Morning found Lydia and I the sole occupants of our roomy home. No doubt the quiet served her well, since she finished her math early and came to me, asking to play some games Mom had heard of on the internet. I hooked her up to the Hallmark site and settled in for my Bible study, but a few technical difficulties made me rethink. Ultimately, the game allowed her to interact with other kids in a “safe” environment, chatting with prepared comments and playing interactive games. Harmless, no? My mind flitted to those I knew who had become addicted to internet gaming, some even finding outlets through these games for worse addictions. Harmless, perhaps. Safe, possibly. But when do the grey areas turn black? Where do we learn to love that which can later lead us down paths of pain or impurity? A story from the ancient readers I slogged through in my early years rose before me: the young boy whose father gave him sugar with a drop of alcohol. Once he drank it for the sugar, later it became a habit he could not break, and he died in a drunken stupor in a gutter. I know I have an overactive imagination. I know I might be blowing things out of proportion, “But Lydia,” I said. “I don’t think I want you playing this game. I don’t think it’s a good habit to start.” Smiling cheerfully at me, she said, “Okay. Do you have any other ideas?”
Our evening group was still on the puny side, but we’d gained back Nathan. Who can pattern our conversations? Tonight we turned to childhood stories. For my part, my parents told my embarrassing events—how I’d repeatedly gotten in trouble for gorging on candy. Apparently their wisdom broke me of it. It’s a rare day that any form of candy tempts me now. What a sneaky little girl I was. I wonder, am I still so devious?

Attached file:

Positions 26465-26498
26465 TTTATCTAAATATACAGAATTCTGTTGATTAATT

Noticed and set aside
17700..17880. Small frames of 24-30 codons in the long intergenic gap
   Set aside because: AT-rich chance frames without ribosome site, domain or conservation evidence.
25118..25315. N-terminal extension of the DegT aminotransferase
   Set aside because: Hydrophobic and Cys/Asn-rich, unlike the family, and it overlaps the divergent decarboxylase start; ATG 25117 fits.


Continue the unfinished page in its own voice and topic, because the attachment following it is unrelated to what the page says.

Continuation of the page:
Reading of the Israelites incessant grumbling in the wilderness always prickles me. Poor Moses, saddled with the responsibility of leading such a stubborn, rebellious people. And held to such high expectations himself! I come to the Meribah with him and behold his frustration as he brings water from a solid stone, but this time he was commanded to speak to the stone. Instead, he rebuked the people and struck the stone. The water gushed forth, but the Lord was displeased. “You have not believed in Me,” he said, “to treat Me as holy in the site of Israel. You will not enter the land.” God is serious about His word. He is serious about His people’s obedience, especially that of the leaders. It’s sobering to realize that God, in His power, can still offer fresh water to others through our failings, but the consequences may still keep us from enjoying His blessings. We serve the Lord, not through making up “worship” schemes of our own, but through obedience.
Today, most powerfully, I know the Lord is good and does good.
Lord, Thou art good and doeth good,
Whate’er my mind misunderstood.
The plans Thou hast are made to last
And guard the future as the past.
Since Thou hast saved my soul from hell
Thou will withhold no good, as well.
I trust Thou knowest what is best,
And in Thy promise find my rest.